While Wendy reigned supreme over Disaster Research and the Center's Web site, she also did a tremendous amount of work on the Observer (our print newsletter), edited Quick Response reports, working papers, special publications, and whatever else found its way to her desk. When not wordsmithing or offering grammatical advice, she lent her talents to other Center programs, such as the annual workshop, the Student Paper Competition, the PERISHIP Dissertation Fellowships Program, and the Mary Fran Myers Award and Scholarship.

Wendy truly was a team player who always had the best interests of the Center, and the community it served, both in mind and in heart. She will be missed, along with her dog Rocky. The Center will not be the same without them.

Thank you, Wendy, for everything. Good luck!

12) Jobs, Jobs, Jobs

[Below are a few recent job vacancies that are related to some of the myriad activities in which DR readers engage. Please contact the organizations directly for more information.]

Assistant Professor

Lehigh University seeks an assistant professor (or associate in exceptional cases) for a tenure-track position beginning August 2005 in environmental risk analysis, perception, and communication. Possible research specialties include decision processes and responses to environmental change, risk identification and response, risk perception, or risk communication to various audiences. This is a joint appointment between Lehigh's Environmental Initiative (EI) and a department that most closely matches the successful candidate's teaching and research interests. (Information about EI can be found at http://www.ei.lehigh.edu.) The successful applicant will develop vigorous research programs and courses that contribute to EI as well as departmental curricula.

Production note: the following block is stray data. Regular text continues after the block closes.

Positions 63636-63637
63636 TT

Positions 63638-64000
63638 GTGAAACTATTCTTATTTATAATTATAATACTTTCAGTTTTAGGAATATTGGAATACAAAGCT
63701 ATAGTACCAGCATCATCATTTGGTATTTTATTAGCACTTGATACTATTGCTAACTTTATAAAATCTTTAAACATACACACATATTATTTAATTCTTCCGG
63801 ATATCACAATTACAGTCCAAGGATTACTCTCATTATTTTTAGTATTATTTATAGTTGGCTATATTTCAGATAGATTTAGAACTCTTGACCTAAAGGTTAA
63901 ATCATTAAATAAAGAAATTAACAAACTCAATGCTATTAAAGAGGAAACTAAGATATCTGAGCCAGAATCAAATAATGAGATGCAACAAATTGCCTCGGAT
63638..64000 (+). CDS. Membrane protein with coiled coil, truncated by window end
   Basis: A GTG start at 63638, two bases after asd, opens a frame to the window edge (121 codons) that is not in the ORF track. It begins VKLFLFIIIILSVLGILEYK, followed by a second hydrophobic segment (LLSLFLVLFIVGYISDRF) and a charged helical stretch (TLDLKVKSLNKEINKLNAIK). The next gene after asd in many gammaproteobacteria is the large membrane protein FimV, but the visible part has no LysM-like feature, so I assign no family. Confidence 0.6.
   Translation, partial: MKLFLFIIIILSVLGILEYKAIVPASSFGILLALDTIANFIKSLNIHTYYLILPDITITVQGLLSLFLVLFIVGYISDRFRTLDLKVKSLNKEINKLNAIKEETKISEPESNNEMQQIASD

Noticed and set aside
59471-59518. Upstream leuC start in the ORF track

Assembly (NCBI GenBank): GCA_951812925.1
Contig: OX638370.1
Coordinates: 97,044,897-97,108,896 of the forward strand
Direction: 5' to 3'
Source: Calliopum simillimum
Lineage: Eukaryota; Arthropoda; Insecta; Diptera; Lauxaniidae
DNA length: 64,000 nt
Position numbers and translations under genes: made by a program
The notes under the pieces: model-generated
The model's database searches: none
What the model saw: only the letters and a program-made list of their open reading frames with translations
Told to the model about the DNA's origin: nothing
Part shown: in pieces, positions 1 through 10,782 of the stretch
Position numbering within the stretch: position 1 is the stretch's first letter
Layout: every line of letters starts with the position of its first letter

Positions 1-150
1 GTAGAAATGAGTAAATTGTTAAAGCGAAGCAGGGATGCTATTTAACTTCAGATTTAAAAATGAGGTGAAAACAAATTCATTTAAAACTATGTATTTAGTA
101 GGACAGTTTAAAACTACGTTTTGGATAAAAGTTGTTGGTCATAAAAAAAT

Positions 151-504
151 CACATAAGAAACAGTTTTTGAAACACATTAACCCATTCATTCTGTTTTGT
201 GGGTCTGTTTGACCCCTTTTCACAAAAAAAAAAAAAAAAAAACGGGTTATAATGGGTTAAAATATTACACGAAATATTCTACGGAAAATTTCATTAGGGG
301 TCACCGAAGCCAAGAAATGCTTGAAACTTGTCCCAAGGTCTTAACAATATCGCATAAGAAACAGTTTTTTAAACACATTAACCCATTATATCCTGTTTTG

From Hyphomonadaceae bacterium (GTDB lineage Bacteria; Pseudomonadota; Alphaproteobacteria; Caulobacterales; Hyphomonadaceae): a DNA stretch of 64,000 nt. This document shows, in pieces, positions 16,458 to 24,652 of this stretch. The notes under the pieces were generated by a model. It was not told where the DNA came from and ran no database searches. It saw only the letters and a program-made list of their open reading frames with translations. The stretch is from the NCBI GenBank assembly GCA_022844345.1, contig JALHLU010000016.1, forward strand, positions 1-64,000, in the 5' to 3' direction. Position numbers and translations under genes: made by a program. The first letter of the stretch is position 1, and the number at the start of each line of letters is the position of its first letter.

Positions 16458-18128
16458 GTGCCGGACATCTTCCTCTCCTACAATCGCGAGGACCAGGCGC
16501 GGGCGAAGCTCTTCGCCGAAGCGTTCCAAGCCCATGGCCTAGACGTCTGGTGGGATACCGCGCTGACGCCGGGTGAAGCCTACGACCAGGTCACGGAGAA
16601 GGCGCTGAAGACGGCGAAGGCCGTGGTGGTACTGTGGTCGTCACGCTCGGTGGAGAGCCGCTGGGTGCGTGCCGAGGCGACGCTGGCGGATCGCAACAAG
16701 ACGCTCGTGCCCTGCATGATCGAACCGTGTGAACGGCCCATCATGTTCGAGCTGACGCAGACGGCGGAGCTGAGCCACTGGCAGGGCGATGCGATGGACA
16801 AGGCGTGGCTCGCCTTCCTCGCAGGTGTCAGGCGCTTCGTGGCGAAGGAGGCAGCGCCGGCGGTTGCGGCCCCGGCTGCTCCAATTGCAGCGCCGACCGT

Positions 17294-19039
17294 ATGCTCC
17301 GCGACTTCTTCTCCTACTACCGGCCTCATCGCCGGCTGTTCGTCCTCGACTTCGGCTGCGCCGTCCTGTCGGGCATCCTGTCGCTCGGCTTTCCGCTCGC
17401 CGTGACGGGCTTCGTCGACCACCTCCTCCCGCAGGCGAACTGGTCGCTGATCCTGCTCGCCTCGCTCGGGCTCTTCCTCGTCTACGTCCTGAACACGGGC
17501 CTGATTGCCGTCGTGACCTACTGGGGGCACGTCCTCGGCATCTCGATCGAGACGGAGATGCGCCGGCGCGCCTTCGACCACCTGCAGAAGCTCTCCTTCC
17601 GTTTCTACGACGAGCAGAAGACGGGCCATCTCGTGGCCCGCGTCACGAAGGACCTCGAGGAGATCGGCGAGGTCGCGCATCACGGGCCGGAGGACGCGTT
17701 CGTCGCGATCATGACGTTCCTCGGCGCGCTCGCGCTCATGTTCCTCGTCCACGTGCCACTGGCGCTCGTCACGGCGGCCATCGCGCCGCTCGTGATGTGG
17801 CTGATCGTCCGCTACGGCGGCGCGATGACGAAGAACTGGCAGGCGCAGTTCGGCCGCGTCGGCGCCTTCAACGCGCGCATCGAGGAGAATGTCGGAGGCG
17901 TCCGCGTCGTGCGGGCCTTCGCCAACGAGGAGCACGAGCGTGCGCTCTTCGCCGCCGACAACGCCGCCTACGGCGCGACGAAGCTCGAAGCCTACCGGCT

Review of applications will begin December 10, 2004, and continue until the position is filled. Send cover letter, curriculum vitae, statement of teaching philosophy and research interests, up to three examples of scholarship, and a list of three references (including complete contact information) to Chair, EI Risk Search Committee, 31 Williams Drive, Lehigh University, Bethlehem, PA 18015. (Also, send electronic versions of these materials to risk.ei@lehigh.edu.)

Assistant Professor

The Department of Geography at The George Washington University seeks an assistant professor in environmental geography with expertise in remote sensing and modeling to begin August 1, 2005. The candidate will teach undergraduate courses in introductory physical geography, environmental quality/management, and remote sensing as well as graduate courses in environmental issues and geospatial techniques. An established research record and international environmental interests are highly desirable. Generally, the teaching load is two courses per semester.